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June Callwood and husband Trent Frayne with three-year-old daughter Jill. "A series of miracles, " was the way Trent Frayne, Toronto freelance writer, described the rescue of his daughter Jill from the Humber River April 21, 1948. Both Mr. and Mrs Frayne (June Callwood) formerly were Globe and Mail staff reporters. The child wandered into the swift-running Humber River behind her home on Old Mill Road. A neighbour who rushed into the river and pulled her out, and the passing motorist who had not forgotten his air force training in artificial respiration, all combined to cheat the river of a victim. Credit: Gordon H. Jarrett Photography (Gordon H. Jarrett/The Globe and Mail)
June Callwood and husband Trent Frayne with three-year-old daughter Jill. "A series of miracles, " was the way Trent Frayne, Toronto freelance writer, described the rescue of his daughter Jill from the Humber River April 21, 1948. Both Mr. and Mrs Frayne (June Callwood) formerly were Globe and Mail staff reporters. The child wandered into the swift-running Humber River behind her home on Old Mill Road. A neighbour who rushed into the river and pulled her out, and the passing motorist who had not forgotten his air force training in artificial respiration, all combined to cheat the river of a victim. Credit: Gordon H. Jarrett Photography (Gordon H. Jarrett/The Globe and Mail)

The Usual Suspects

Trent Frayne had a sanguine turn on the hurly burly Add to ...

There have been many excellent memories of the legendary Trent Frayne since he passed away on Saturday. It was a rite of passage when starting in the Toronto media mob to end up sitting in a press room with Frayne at some sports event.

At the time Usual Suspects broke in as a radio and television reporter in the early 1980s there were a number of forbidding presences in the business. (One print eminence, who used to regularly rail against TV low-lifes “who wore makeup,” later went on to liberally apply plenty on his own cranky face when TV finally beckoned.)

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But Frayne was invariably solicitous of younger people whenever he found himself across a table – as we were one afternoon in the old media room at Maple Leaf Gardens. He’d always be on the lookout for fellow wits who had something droll or amusing to observe. If you could keep up, Frayne would seek you out for a trenchant comment.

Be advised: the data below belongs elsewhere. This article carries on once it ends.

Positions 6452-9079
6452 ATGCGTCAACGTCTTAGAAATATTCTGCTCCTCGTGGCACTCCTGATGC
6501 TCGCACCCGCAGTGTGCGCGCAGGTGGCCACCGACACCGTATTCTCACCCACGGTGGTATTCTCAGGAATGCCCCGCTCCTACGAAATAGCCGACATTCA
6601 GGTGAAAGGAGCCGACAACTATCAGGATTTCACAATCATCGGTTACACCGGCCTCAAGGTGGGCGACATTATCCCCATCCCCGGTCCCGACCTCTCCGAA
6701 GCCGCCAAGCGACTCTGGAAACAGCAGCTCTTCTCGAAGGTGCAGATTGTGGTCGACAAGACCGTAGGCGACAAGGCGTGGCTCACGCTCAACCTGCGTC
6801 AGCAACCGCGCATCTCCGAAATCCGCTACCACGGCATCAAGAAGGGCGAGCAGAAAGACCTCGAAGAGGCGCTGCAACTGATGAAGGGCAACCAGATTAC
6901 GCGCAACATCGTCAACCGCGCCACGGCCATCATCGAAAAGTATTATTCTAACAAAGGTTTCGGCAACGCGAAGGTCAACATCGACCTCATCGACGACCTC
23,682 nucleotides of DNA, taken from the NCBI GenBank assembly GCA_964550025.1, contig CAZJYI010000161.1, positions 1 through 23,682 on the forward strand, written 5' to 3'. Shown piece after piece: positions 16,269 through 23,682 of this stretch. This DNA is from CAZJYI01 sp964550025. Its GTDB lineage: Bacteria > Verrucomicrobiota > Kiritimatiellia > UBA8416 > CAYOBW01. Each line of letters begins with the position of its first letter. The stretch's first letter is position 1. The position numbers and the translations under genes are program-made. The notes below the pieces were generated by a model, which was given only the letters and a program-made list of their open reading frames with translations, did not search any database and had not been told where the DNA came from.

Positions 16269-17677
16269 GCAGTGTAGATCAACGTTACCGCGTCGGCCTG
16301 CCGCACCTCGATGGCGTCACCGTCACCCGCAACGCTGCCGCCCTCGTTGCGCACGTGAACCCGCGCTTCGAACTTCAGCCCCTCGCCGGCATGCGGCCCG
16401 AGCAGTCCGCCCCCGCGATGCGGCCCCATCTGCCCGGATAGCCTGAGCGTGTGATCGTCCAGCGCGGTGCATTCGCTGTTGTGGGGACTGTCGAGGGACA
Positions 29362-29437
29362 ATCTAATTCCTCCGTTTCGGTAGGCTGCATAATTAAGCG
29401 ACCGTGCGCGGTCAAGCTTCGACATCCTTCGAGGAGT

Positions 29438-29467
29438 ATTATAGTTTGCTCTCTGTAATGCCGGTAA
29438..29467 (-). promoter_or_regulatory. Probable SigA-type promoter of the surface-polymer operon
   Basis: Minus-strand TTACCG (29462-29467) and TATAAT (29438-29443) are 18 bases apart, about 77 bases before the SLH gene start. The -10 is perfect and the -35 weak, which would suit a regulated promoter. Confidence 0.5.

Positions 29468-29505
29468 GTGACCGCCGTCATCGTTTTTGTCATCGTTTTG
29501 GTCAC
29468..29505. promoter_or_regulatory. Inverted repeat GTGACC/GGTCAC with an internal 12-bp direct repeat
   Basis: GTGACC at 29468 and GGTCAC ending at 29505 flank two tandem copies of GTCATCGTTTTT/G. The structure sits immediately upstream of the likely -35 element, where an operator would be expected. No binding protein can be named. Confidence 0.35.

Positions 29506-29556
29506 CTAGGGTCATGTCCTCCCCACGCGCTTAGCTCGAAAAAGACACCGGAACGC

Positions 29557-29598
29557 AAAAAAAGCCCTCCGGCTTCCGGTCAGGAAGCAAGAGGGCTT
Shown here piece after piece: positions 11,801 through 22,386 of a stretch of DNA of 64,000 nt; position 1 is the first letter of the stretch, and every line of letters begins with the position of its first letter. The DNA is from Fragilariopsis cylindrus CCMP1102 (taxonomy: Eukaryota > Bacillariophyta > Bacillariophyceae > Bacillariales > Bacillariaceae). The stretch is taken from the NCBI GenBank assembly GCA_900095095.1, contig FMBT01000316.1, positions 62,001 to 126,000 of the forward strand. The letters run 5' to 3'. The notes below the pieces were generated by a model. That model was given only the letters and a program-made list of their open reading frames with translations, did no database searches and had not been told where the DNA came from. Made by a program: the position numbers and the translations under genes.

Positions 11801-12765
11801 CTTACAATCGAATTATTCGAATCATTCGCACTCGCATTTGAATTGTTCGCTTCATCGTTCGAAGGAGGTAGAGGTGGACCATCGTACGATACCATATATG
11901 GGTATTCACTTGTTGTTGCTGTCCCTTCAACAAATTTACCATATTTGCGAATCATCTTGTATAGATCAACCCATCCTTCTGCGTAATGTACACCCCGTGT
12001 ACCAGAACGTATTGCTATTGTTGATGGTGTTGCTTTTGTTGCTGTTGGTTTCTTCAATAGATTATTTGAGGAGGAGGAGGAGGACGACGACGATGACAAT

That first day at MLG, it was Harold Ballard in full throat about some misbegotten prospect (Miroslav Frycer?) and Frayne, who’d seen young Leafs prospects going back to Frank Mahovlich, made a Sergeant Bilko reference about the blustery Leafs owner. For a rookie reporter, a Frayneism was like making the team.

The other feature about Frayne was his willingness to accept the changes in the business. In the 1980s, a generation of Frayne’s colleagues were beginning to fall from the scene through attrition, retirement or the effects of a liquid lifestyle. Younger reporters, less collegial to the owners of NHL or CFL teams, less enthralled with the backstretch at Woodbine, were taking their place.

It might be said that the standards of the newsroom were catching up to the sports department. This didn’t sit well with some knights of the profession, who’d grown accustomed to Wimbledon tickets from Alan Eagleson or free meals in the press rooms of North America. The generation gap yawned in many press boxes as seniority demanded its due.

But Frayne always seemed to accept the changes sweeping over sports reporting. He had no problem when Ballard’s misogyny was exposed or Eagleson’s embezzlement landed him in jail – something a few of his colleagues took in good grace.

It’s well worth a Google search for Frayne’s work. Perhaps only Scott Young could match him for grace, economy of words and a sanguine turn on the hurly burly of the moment in sports. Something we could do well to remember today.

Welcome Mats

Speaking of candour, it was enlightening to see the show of affection in Toronto on Saturday night for hero Mats Sundin, who had his number retired before the Maple Leafs’ 5-0 pasting by resurgent Montreal. The outpouring of affection by the many wearing No. 13 in the crowd and captured by Hockey Night In Canada was gratifying for a player who always seemed to frustrate Leaf Nation for issues beyond his control.

First, Sundin was the butt of sports talk radio for being the cost of Wendel Clark’s banishment to Quebec City. St. Wendel was – and remains – the sine qua non of Leaf worthies, and Sundin’s arrival seemed to alienate Clark’s fans for a while. When Sundin showed himself to be a superior player, the focus moved to the captain’s failures to lead the leaky Leafs to the promised land of the Stanley Cup.

Finally, Sundin became the bête noire of Leafs fans for his persistent refusal to waive his no-trade clause, frustrating those who felt he should let himself be shipped off to a contender for some No. 1 draft picks. He finally agreed to a move to Vancouver in 2009 only after he’d severed his ties with Toronto.

Understandably none of this was mentioned amid Saturday’s hosannas to the stoic Swede. Trent Frayne would have no doubt arched an eyebrow.







Houston Hero

Finally, the Whitney Houston retrospectives following her death Saturday have talked about her concert and movie legacy. But it was a sporting event that fixed her in the American consciousness. It’s hard to remember the uncertainty and fear surrounding the Super Bowl in 1991, just days after the launch of the first Gulf War. For Americans in particular, memories of Vietnam haunted them. So Houston’s stunning performance of The Star-Spangled Banner served as a balm and an inspiration to her countrymen. It made her a hero and she never was more popular. Worth revisiting to get an appreciation of how far she’d fallen in the years since.

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